PROVIDENCE—Rhode Island College has decided not to proceed with any “further formal action” in a case brought against Lisa B. Church, a professor at the college who was summoned to a hearing last week to determine whether she had violated college policy by refusing to punish speech that many consider protected by the First Amendment.
After conducting a closed hearing Sept. 3—at which both Church and a student complainant testified—Associate Dean Scott Kane recommended to higher-ups that the complaint be dismissed.
According to a statement released by RIC President John Nazarian, “It was determined at the first level of the process that the matter in question was not an issue of free speech, the First Amendment, academic freedom, discrimination or censorship.
“Rhode Island College actively supports the right to free speech for all and does not discourage students, faculty, staff or any member of the college community from expressing their thoughts or concerns on any matter,” Nazarian said.
The complaint against Church, a professor of accounting and computer-information services, was brought by a student-mother who claims that Church responded inappropriately when told about racist comments made by two other student-mothers who had children at RIC’s preschool. The professor, who was the school’s coordinator, was not present when the offensive remarks were made.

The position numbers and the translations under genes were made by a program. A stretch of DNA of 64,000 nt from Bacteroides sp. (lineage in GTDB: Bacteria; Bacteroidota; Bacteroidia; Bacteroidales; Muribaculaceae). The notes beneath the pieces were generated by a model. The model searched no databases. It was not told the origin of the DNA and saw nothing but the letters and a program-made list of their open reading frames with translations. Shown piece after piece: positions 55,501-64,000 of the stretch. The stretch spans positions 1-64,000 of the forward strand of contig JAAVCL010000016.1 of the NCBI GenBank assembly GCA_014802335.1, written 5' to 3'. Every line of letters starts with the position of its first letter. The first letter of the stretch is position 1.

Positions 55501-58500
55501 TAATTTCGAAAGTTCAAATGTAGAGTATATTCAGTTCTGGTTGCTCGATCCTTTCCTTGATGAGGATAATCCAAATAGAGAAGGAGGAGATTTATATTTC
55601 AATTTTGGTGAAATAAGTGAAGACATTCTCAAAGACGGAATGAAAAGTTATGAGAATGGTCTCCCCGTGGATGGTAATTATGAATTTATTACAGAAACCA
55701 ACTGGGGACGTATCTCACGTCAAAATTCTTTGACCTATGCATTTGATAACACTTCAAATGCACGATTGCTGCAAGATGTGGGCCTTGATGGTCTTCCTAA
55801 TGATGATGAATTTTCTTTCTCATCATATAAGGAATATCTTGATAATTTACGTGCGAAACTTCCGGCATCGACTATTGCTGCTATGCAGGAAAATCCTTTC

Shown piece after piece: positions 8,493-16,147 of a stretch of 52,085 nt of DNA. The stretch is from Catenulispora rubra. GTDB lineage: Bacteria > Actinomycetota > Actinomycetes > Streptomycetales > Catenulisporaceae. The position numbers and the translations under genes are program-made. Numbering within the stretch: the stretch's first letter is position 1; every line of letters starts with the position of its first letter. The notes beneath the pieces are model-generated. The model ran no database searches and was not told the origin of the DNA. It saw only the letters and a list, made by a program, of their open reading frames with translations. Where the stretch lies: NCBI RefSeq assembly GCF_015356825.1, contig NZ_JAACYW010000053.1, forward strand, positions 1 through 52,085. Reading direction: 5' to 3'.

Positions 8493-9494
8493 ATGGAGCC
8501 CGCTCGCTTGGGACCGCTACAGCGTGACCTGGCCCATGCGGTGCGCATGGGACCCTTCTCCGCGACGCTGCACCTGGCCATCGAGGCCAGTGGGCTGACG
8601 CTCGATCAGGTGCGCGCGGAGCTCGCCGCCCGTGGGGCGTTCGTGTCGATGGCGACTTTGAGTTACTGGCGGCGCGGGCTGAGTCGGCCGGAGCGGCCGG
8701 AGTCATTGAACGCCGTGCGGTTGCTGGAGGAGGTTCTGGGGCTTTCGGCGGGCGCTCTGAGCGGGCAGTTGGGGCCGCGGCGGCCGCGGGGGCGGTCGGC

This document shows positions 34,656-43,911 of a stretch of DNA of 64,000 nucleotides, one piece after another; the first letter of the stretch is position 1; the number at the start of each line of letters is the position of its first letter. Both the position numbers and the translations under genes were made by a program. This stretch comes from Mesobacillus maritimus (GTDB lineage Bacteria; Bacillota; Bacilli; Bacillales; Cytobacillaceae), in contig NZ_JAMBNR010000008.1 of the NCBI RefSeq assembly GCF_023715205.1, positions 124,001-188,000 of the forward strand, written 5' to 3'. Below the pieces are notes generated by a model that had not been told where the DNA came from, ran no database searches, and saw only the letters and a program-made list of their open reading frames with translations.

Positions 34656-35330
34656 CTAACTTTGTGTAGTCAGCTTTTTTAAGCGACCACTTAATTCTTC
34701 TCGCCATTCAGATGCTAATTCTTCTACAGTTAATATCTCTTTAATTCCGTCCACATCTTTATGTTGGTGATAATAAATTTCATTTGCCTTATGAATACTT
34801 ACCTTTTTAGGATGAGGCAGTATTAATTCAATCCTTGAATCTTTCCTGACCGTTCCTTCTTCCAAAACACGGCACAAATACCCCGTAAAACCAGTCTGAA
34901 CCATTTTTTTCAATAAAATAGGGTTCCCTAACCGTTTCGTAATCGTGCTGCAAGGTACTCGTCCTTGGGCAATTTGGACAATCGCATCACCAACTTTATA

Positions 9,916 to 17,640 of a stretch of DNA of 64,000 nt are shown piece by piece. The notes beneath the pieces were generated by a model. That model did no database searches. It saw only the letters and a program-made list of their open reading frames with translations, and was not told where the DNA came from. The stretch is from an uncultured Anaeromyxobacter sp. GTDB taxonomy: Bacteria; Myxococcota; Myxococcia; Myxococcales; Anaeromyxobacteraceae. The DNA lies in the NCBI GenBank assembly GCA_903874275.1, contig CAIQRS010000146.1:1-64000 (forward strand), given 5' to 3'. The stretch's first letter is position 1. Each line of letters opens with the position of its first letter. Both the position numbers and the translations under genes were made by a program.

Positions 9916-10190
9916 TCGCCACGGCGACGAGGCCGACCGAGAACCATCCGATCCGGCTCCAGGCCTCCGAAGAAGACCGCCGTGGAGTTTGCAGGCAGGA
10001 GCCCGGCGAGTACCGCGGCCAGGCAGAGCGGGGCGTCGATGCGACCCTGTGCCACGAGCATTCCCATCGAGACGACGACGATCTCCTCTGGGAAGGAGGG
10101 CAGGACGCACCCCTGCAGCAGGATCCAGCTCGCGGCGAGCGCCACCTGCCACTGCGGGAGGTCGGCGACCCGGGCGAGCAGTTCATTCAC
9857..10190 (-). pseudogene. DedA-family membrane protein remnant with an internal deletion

According to an internal RIC report written by Kane, the complaint came on the heels of a conversation involving three student-mothers at the preschool on Feb 19. “Two of the mothers opined that in their personal experience, ‘Spanish people and blacks’ received more and better welfare benefits than whites and that this was the result of the welfare system’s bias against whites.” According to Kane, the third student-mother, and married to an African-American, “disputed this assertion” and said that one of the other mothers “responded by expressing her disapproval of ‘making interracial children.’ ”
The offended student asked Church to place the matter on the agenda for a school meeting, but Church and a teacher at the school told her it was a private matter that should be mediated and that it was not germane to the school as a whole. Kane said they subsequently changed their minds and the matter was discussed at a school meeting and a sensitivity workshop was also held.
Kane said that the complainant “was appropriately offended” by the initial decision not to have a discussion of the incident at a school meeting but that he did not believe that Church’s behavior “was racially discriminatory or motivated by racial animus.”
Kane also said that while it is “distressing” that the two students’ comments are “so misinformed . . . they had a right to possess and express their opinion, however unfounded and offensive.”
Even though RIC has now dismissed the complaint against Church, two civil-liberties advocacy groups—the Philadelphia-based Foundation for Individual Rights in Education and the Rhode Island Affiliate of the American Civil Liberties Union—Friday criticized the college for even entertaining the student’s complaint and holding an initial hearing.
“While the decision [to now drop the case] is welcome news for Professor Church and her family, RIC still has not recognized the unconstitutionality and injustice of its actions,” said David French, president of FIRE. “RIC was clearly trying someone for ‘discrimination’ for refusing to punish another person’s speech. This hearing never should have happened.”
French asserted that RIC “is governed by an unconstitutional speech code.”
Steven Brown, executive director of the state’s ACLU chapter, echoed French’s remarks, adding, “The dismissal of the charges against Professor Church has done nothing to allay our concerns about the disturbingly enormous breadth of the college’s various ‘hate speech’ provisions.”